This story is about how we, as software consultants/architect and developers, must have a huge amount of creativity, besides hard science knowledge.
It was about 5 years ago, I was approached by a consultancy company that had a project for one of the best-known banks, to create their trading systems. It’s not the everyday project, they said. Also, before me, there were four other consultants that declined the project. Mmmm that’s odd.
Basically, they wanted to create a trading system keeping the trading rules and models “secret”.
Thank God I love challenges… because this was a big one.
So, how does a software developer can code an entire trading system, without the intellectual property being disclosed?
I came up with an elegant and simple idea:
I would assume that it’s a pretty common trading system (or not):
· Market Data feeds and trading feeds
· Connectivity to brokers and other feeds
· OMS, smart routing
· Risk Management
· Portfolio Management
· Allocations and fees
· Interfaces to external systems
But the key here was the “Algo Designer”
I needed to give to the users the ability to design their own trading system, using intuitive and visual methods, so I have created fixed objects, which I called variables. They could drag and drop variables, assign values and conditions to it, and keep doing it until the entire condition tree is completed.
Then, there were defined “actions” that were treated like variables as well. So, one action could be “Send market order of $SPY or $SPX” and “Send limit order of $EURUSD”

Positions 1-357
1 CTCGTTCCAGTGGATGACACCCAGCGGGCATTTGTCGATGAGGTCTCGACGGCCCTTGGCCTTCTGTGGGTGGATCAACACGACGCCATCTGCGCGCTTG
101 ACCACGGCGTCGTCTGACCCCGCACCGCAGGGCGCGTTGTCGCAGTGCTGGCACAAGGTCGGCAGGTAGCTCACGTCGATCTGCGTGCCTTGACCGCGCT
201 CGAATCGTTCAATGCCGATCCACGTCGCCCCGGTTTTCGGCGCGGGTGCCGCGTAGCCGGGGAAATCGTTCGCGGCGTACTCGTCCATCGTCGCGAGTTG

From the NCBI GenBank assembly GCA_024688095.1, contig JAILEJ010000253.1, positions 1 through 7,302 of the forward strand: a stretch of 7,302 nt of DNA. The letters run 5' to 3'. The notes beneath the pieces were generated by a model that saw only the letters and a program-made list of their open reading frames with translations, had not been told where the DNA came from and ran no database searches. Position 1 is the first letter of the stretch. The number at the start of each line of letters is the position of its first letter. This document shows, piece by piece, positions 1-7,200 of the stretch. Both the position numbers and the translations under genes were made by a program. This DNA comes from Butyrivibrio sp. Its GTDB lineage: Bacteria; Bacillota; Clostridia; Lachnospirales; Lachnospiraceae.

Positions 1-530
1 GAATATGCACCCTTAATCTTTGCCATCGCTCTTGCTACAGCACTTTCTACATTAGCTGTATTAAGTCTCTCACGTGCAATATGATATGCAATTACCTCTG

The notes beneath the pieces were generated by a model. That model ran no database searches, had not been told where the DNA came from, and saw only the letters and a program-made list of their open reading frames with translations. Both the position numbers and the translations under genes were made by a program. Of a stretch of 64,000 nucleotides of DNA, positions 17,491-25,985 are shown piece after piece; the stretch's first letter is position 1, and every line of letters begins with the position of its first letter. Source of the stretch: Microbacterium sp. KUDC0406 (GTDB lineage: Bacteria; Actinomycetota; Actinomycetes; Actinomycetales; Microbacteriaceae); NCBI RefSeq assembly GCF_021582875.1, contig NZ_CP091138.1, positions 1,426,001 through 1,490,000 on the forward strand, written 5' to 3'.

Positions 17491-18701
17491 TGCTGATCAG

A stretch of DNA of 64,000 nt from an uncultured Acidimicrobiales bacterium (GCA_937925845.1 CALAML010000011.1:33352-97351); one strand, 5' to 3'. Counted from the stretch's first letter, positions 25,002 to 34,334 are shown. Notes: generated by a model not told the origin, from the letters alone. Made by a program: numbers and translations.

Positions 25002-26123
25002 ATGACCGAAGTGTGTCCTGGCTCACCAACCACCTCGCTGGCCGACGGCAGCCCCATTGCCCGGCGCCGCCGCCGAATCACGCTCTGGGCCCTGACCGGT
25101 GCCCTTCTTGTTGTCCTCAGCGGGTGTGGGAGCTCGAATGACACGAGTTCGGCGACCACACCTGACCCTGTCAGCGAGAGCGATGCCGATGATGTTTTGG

Lastly, there were incoming events, where the “strategy designer” needed to take care of. For example, what to do if an order was rejected, filled, partially filled, etc.
So, yes, intellectual property can keep it secret, and software developers won’t need to know each rule, data or action needed for proprietary trading firms or hedge funds.
While protecting trading intellectual property, software developers still can create great solutions. Of course, the work involved is more challenging, but it’s worth it.
One other and easy solution could be allowing to the users to “insert” code spinets of their trading rules. This won’t be with any fancy user interface, but it could give to the user more flexibility to create even more robust trading strategies.
And lastly, if you are following me through my articles, you know that I’ve been writing high-frequency trading and low latency systems. In these cases, this kind of approaches is not recommended, since it will add a huge amount of latency. However, a balance between keeping the IP’s intact and speed must be addressed from a business stand of point.